It has been revealed that 71 prisoners were released in error across England and Wales over the past 12 months, and it is believed many of them are still at large, although not unlawfully. The new data from the Ministry of Justice (MoJ) also showed a rise in violent incidents inside prisons.
The MoJ confirmed that 26,643 assaults took place between March 2016 and March 2017, a 20% increase compared to the year before. A large portion of these assaults were aimed at prison staff – 7,159 – which equates to around 20 per day.
Escapes from prisons, although a rare occurrence in Britain, took place on 15 occasions according to the data, an increase of two. The total number of prisoners who had self-inflicted deaths was 97, a decrease of 10.
However, a total of 71 people were released by mistake, the highest number since records began ten years ago.
Of the mistaken releases, 58 occurred from prison establishments while 13 were during escort or at courts.
Responding to the releases an MoJ spokesperson said: "They are not culpable and may be unaware that they have not completed their sentence or have outstanding warrants. Depending on the circumstances of the case, they may not be actively pursued for return to custody."
In July 2017, Ralston Dodd was released in error and has yet to be found after he was imprisoned for stabbing a man three times in the back following an argument in north London. He was released from prison in error as a result of a court incorrectly recording his sentence. The attack left the victim fighting for his life and an extensive manhunt was launched to track Dodd down.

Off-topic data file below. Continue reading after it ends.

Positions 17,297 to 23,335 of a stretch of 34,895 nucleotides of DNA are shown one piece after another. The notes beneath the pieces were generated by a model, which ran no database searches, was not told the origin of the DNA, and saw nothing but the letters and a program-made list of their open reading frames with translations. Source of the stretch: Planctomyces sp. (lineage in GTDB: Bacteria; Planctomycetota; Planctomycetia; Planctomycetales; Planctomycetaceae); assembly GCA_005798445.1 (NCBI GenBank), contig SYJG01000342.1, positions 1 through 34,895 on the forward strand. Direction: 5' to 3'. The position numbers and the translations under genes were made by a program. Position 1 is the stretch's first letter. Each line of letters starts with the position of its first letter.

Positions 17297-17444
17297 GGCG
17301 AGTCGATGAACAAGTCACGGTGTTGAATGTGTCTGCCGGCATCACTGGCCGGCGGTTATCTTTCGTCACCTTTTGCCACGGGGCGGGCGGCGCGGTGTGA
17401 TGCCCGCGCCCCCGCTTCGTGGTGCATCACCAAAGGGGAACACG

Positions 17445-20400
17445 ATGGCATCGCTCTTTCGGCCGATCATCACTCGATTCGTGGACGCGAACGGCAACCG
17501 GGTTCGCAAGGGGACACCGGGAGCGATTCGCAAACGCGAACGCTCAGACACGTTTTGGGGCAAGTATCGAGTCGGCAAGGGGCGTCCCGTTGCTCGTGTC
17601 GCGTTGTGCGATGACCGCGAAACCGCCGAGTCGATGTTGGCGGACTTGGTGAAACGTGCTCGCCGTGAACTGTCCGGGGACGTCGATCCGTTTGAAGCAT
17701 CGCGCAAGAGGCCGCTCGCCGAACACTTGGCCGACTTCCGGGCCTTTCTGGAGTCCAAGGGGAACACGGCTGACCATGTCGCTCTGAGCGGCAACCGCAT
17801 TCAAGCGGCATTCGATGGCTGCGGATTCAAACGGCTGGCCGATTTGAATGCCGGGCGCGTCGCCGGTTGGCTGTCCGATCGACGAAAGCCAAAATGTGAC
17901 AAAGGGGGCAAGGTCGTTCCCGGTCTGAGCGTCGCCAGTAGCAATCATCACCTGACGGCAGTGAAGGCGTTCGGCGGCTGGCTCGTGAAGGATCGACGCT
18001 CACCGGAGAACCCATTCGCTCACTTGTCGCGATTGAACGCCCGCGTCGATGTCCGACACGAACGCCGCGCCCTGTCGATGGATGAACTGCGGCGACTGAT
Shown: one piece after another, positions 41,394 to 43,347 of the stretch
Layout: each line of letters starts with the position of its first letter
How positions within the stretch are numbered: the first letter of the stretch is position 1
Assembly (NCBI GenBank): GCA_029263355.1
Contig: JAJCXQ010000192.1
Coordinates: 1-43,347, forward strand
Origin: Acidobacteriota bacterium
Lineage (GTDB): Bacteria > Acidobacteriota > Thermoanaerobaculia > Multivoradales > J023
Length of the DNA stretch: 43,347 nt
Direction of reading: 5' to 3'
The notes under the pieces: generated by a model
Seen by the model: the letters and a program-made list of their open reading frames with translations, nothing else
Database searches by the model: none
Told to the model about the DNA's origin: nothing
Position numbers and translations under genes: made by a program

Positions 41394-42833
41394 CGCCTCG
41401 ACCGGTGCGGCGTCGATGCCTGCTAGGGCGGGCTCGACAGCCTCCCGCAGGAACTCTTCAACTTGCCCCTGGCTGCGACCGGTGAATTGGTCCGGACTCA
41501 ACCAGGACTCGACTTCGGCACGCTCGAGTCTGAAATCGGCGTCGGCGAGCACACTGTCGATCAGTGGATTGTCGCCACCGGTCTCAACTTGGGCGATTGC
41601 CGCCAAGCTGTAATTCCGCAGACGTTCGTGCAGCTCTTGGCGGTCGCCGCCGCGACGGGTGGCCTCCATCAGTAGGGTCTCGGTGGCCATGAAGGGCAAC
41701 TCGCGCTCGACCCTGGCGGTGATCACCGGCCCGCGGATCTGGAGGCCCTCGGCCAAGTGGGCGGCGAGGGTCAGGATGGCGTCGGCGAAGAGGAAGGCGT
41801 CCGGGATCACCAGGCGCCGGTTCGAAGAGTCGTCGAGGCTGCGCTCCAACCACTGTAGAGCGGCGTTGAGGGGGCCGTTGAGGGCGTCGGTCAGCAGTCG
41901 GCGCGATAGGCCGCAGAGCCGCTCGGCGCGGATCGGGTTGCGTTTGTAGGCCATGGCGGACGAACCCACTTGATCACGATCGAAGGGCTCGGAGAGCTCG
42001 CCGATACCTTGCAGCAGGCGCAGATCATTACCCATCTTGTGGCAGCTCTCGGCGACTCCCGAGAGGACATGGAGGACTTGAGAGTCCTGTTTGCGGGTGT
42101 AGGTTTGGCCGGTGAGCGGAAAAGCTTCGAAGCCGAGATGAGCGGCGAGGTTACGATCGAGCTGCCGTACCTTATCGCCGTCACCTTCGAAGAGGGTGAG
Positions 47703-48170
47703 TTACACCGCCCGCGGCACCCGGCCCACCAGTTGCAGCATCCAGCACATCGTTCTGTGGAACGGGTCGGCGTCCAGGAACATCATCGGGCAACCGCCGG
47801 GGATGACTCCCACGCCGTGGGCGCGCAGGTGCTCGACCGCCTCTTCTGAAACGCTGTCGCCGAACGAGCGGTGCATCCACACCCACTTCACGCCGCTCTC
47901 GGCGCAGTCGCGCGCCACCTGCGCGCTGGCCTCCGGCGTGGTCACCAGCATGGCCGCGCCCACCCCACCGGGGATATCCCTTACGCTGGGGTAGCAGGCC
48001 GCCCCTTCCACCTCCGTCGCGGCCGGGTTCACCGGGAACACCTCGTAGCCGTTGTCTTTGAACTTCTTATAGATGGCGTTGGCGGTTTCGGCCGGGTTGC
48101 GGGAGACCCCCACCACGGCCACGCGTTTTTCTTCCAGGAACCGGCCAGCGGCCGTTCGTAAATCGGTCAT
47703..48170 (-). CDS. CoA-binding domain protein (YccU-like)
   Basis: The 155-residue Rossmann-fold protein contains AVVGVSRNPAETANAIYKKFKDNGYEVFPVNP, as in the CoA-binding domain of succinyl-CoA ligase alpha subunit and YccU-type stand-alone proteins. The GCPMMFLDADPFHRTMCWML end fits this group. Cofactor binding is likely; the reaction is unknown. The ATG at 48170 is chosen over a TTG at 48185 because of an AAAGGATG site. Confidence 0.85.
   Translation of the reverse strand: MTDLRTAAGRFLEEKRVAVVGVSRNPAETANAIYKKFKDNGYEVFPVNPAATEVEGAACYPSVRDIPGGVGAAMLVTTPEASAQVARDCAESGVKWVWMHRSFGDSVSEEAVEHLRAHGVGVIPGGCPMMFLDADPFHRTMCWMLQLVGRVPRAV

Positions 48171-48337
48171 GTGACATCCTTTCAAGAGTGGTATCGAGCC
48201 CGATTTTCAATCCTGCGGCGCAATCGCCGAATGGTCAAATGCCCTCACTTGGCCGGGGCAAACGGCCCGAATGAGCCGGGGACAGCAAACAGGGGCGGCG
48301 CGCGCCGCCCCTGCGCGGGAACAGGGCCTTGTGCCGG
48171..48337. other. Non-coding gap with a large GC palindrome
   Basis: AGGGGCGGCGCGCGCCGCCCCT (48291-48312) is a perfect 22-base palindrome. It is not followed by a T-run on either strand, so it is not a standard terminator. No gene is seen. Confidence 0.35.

Overall performance of prisons worsened with 10 being marked up for "serious concern." They are Bedford, Birmingham, Bristol, Brixton, Guys Marsh, Hindley, Liverpool, Pentonville, Wandsworth and Wormwood Scrubs. In the previous year, the number of prisons that were a "serious concern" was at six.
The Prison Reform Trust said the latest figures showed that the prison system is "nowhere near being safe for those who live and work within it."
Peter Dawson, the campaign group's director, said: "The appalling loss of life and toll of despair requires something more immediate than the promise of more staff and new prisons.
"In the short term, the provision of much cheaper and easier access to a legitimate phone system would make a day to day difference, and provide some consolation to the families of prisoners wondering if their loved ones are safe inside."
Reacting to the data, the justice secretary, David Lidington, said: "These figures reinforce how crucial it is that we make progress as quickly as possible. I have seen first-hand the challenges our dedicated and hardworking prison staff face.
"Boosting the frontline is critical to achieving safety and the number of prison officers we are recruiting is rising, with the number of new prison officers joining the service at its highest level since 2010. "